Carol Queen

My economy has always been a patchwork quilt.

I balance at least four elements of living in the material world at all times — in a way, five, because I am the head of my household (something as a queer girl I always assumed I might have to do, but which no entity EVER gave me any useful information about).

Here are my four realities, where money comes and goes (and rolls and flows through the holes in the pockets of my clothes, as Arlo Guthrie sang in “Walkin’ Down the Line”): I work a job, one with the most fabulous job title EV-AH: Good Vibrations Staff Sexologist and Chief Cultural Officer (oh, and Antique Vibrator Museum Curator, if you were wondering if I had enough going on being chiefly cultural). I write books and things. I direct the Center for Sex & Culture. And I teach, lecture, and perform, sometimes on the road and sometimes off. Without the part-time gig, the other work, particularly given my responsibilities to my home, wouldn’t pay enough to let me stay on one of the universe’s most culturally fabulous, and expensive, cities.

Most queer writers get small press gigs which tend not to pay our way in the world, not big book deals. In fact, hardly anyone gets a big book deal these days. The entire economy of writing is shifting, and payments from a decade and a half ago were generally a good deal better than payments now. This is different from, but somehow related to, what happened to my 401-K, such as it was; which is related, but a bit different, from what happened with Bernie Madoff, which is the reason so many colleges and universities now pay less than they used to a decade ago — because student funds went to Wall Street, and they didn’t come back.

I could work full-time at my “real job,” but my real work in the world also involves making culture, art, writing, and the other stuff I do. I cannot bear not to do it.

I shepherd the non-profit, the Center for Sex & Culture, along realizing that though it puts no money in my pocket, it deserves to exist: to be a space where we can hold the doors of diverse erotic community open to see who needs a place to meet, to play, to learn, to make or see art and culture, to leave their secret diaries and drawings after they die so they are not lost to the ages. Thank goodness for the community of dedicated stakeholders, supporters and key (volunteer) staff, who helps me keep it afloat.

On top of this, lovely sex-positive queer and queer-friendly young should talk to me all the time and tell me they “want to be me when they grow up,” or some such very flattering but equally frightening words: frightening, because I want my young friends to inherit a world where they can choose the work they love and it will compensate them fairly, and where choosing to do sex education or sex-positive culture-making should be a choice they have (really I should have said and/or, because it’s a patchwork), and even if we actually live in a world where that being an economically fulfilling goal is evanescent or even impossible — how could I ever be the voice to break that news? I can’t do it, which means I still have to believe we can make change.

Still, that’s not the world they’re inheriting, at least at the moment — the world where they can imagine doing this work for love and value and not for hustle. I cannot bear to fully warn them OR to dissuade them. All I can do by way of leadership, if this is what it is, is to keep doing my work. What’s a future where we cannot dream of doing what we love? The one I think we have — where we can do what we love but often can’t make much of a living doing it — at least has queer culture in it, and sex-positivity, and where we have those things, we have a quilt to pull up to our chins on cold nights. Parts of it might be threadbare, you know? But we’re under the quilt with some excellent friends.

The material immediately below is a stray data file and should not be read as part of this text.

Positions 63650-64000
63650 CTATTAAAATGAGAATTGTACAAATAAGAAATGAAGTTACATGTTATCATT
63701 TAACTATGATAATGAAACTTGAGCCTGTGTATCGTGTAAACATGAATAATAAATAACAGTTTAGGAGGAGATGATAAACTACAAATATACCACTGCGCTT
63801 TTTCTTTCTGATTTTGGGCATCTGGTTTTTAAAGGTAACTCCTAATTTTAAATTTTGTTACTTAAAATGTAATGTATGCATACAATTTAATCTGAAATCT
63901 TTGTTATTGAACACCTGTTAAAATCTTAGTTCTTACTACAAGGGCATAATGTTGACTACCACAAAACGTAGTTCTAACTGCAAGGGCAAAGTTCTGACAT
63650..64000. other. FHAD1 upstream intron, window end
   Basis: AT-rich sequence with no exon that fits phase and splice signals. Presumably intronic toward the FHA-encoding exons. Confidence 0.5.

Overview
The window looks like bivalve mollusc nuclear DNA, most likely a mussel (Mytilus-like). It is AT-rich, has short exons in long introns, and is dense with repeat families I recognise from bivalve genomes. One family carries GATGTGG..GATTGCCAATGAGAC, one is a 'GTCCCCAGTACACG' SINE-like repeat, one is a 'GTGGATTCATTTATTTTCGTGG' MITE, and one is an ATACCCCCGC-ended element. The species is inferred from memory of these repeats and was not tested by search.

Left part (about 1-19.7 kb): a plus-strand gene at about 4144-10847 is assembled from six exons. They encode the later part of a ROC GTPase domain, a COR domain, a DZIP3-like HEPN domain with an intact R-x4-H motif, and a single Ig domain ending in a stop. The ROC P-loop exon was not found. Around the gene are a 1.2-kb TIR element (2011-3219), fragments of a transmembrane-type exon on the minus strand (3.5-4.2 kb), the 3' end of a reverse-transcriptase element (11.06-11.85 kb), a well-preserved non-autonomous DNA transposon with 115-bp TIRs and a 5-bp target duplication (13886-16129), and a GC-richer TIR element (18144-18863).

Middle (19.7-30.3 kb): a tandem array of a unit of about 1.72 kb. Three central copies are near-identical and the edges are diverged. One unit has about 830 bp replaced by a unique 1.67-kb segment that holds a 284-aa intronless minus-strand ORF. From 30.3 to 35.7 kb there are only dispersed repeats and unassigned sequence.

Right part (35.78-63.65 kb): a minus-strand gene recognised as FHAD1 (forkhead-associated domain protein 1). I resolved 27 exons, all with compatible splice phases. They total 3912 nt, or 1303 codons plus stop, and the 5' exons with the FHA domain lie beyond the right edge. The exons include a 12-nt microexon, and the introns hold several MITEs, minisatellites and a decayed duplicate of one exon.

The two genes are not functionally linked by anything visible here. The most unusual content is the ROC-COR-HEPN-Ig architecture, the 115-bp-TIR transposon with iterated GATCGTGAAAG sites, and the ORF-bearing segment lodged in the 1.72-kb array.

–Carol Queen
[box class=”grey_box”] About Carol- Carol Queen has a PhD in sexology; she calls herself a “cultural sexologist” because her earlier academic degree is in sociology: while she addresses individual issues and couple’s sexual concerns, her overarching interest is in cultural issues (gender, shame, access to education, etc.).

Queen has worked at Good Vibrations (, the woman-founded sexuality company based in San Francisco that turns 35 years old in 2012, since 1990. She is also the founding director of the Center for Sex & Culture, a non-profit sex ed and arts center San Francisco, and is a frequent lecturer at colleges and community-based organizations. Her dozen books include a Lambda Literary Award winner, PoMoSexuals, and Real Live Nude Girl: Chronicles of Sex-Positive Culture, which are used as texts in some college classes.
Next Seen- – Sunday, February 12, at the Good Vibes in Brookline, MA — hosting a reception for the excellent women of Our Bodies, Ourselves — their 40th anniversary!
Tuesday, February 14, at Yale — “Wisdom from Someone who Loves Sex to Someone Just Starting”
Friday through Sunday, March at MOMENTUM — moderating keynote panel and doing other gigs.
Current Projects- CQ will be traveling to Boston, New Haven, NYC, Washington, DC, Northampton, and Minneapolis this season to speak and teach. She’s working on developing some 1-year-anniversary programming to celebrate the Center for Sex & Culture’s new space, and to raise funds. She’ll help host Good Vibes 35th anniversary gigs in March (, and in her copious spare time, ha ha, she is getting a collection of her short stories together and working on a new project, Four Essays on Sex and Culture.


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